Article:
Darren Clark’s work is collected by the National Library of Australia as well as state libraries, private collectors and broadsheets like “The Australian and The Land” and has recently made the shortlist for the hotly-contested Moran Photography Prize.
He will be in Canberra on the weekend for the show.
Travelling to some of the most remote parts of Australia, he gets to record situations, people and parts of Australia many of us will never see.
Self-funded, he is able to tackle subjects, political, social and personal, that other photographers may shy away from, preferring to select his own subjects and locations.Edwards believes that sometimes the only acknowledgement of these subjects and communities is due solely to Clark’s engagement with them.
“It is not unusual,” she says, “to leave his exhibitions with questions needing answers. Portraiture is one of his most powerful skills and it is often through his portraiture that we as an audience engage with the subject.”
An amusing story behind the “croc shot” illustrates her point.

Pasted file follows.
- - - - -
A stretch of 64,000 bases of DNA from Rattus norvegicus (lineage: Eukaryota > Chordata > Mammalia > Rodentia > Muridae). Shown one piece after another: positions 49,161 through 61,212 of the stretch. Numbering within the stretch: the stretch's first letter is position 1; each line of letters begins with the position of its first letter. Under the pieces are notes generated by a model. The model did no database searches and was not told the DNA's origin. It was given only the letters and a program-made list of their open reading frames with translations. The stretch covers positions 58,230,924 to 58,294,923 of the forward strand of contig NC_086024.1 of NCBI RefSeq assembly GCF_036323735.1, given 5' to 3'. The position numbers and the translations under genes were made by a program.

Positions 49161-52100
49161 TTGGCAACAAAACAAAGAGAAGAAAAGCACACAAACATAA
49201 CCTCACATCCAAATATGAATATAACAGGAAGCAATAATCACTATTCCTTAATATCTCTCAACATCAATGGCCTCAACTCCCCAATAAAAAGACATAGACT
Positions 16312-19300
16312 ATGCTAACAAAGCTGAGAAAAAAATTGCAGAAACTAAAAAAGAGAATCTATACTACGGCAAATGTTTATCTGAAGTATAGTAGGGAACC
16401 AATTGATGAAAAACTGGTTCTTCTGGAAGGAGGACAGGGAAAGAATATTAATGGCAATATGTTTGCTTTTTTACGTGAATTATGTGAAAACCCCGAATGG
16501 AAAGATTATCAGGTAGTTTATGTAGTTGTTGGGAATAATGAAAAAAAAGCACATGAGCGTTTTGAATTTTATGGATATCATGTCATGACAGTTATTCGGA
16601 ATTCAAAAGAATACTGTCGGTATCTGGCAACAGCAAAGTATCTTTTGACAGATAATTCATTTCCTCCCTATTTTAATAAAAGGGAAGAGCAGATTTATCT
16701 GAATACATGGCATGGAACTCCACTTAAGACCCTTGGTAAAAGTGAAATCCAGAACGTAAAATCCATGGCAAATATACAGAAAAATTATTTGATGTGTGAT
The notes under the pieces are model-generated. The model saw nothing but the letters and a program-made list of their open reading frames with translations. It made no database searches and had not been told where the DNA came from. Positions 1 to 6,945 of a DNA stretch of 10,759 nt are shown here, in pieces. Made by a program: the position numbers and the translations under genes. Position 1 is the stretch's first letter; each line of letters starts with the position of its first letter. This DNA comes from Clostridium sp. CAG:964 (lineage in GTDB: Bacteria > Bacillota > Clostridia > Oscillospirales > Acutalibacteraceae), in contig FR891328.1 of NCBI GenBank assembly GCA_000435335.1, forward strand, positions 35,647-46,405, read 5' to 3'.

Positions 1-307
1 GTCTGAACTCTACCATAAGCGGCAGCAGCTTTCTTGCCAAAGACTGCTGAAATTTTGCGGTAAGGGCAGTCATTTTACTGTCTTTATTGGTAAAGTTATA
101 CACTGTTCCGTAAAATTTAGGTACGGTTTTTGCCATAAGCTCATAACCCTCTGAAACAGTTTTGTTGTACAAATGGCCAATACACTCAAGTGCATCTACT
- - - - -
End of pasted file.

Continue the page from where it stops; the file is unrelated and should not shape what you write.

The children photographed were swimming in the river, but got out very quickly when this two metre croc hauled itself up onto the bank, then died.
The children made sure it was dead by throwing stones at it and prodding it with a stick, then, after the local police took the carcass away and delivered it to rangers, it was found to have eaten a cane toad. True story, and a bit of a worry.
The opening of the exhibition on June 28 will be combined with the Jack Cusack Lecture, this year to be presented by Dr Rosemary Hill.
“Darren Clark – From Daly to Darwin”, at the CSIRO Discovery Centre, Clunies Ross Drive, Acton. Opening, 6pm Thursday, June 28, then runs to July 15.